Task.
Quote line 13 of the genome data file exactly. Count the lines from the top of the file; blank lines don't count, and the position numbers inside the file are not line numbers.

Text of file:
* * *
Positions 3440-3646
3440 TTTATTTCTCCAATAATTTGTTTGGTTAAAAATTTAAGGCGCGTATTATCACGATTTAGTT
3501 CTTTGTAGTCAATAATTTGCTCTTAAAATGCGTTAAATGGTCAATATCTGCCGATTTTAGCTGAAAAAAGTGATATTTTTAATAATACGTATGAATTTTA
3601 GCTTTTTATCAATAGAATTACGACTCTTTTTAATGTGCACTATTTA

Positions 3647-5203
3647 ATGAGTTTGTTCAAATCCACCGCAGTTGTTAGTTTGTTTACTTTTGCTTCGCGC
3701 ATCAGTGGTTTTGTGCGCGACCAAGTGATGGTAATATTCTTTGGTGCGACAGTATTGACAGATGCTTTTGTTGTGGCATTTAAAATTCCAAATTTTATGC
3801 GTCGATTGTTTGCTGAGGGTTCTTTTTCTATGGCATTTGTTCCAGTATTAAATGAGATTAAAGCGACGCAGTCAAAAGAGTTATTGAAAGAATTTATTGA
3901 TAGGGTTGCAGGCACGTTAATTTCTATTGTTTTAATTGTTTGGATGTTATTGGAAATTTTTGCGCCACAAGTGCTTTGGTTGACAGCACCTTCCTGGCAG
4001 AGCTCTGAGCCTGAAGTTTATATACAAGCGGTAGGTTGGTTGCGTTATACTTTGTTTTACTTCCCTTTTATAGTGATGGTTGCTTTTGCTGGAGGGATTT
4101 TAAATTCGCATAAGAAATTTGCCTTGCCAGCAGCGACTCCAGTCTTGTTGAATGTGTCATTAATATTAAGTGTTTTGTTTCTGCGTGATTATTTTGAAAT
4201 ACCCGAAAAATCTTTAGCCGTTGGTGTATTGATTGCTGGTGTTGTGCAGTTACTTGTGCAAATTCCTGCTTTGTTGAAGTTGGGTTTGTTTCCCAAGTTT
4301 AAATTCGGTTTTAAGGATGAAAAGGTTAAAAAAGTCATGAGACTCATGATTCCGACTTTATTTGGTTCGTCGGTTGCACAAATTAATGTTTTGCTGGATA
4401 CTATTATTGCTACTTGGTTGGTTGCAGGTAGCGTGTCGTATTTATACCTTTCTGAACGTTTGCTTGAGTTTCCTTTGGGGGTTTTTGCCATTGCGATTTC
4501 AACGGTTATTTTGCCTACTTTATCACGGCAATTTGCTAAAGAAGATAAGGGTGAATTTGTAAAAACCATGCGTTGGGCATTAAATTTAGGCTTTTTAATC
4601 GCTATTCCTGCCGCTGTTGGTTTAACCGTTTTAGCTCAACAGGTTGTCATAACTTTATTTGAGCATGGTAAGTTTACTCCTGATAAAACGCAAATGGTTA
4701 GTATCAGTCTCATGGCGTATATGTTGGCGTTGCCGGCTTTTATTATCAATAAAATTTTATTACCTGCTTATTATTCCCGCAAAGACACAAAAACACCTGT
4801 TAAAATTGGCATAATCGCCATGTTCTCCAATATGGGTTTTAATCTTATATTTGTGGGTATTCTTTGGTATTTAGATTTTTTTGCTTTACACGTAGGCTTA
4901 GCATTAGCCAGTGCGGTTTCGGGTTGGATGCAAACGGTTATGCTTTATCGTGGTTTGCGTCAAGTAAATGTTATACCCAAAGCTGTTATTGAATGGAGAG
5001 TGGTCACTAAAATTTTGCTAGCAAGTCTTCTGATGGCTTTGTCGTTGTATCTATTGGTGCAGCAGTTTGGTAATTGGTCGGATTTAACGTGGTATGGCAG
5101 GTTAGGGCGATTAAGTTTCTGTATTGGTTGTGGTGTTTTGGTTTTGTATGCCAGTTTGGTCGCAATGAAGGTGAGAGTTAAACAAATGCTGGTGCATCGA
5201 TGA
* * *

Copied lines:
4301 AAATTCGGTTTTAAGGATGAAAAGGTTAAAAAAGTCATGAGACTCATGATTCCGACTTTATTTGGTTCGTCGGTTGCACAAATTAATGTTTTGCTGGATA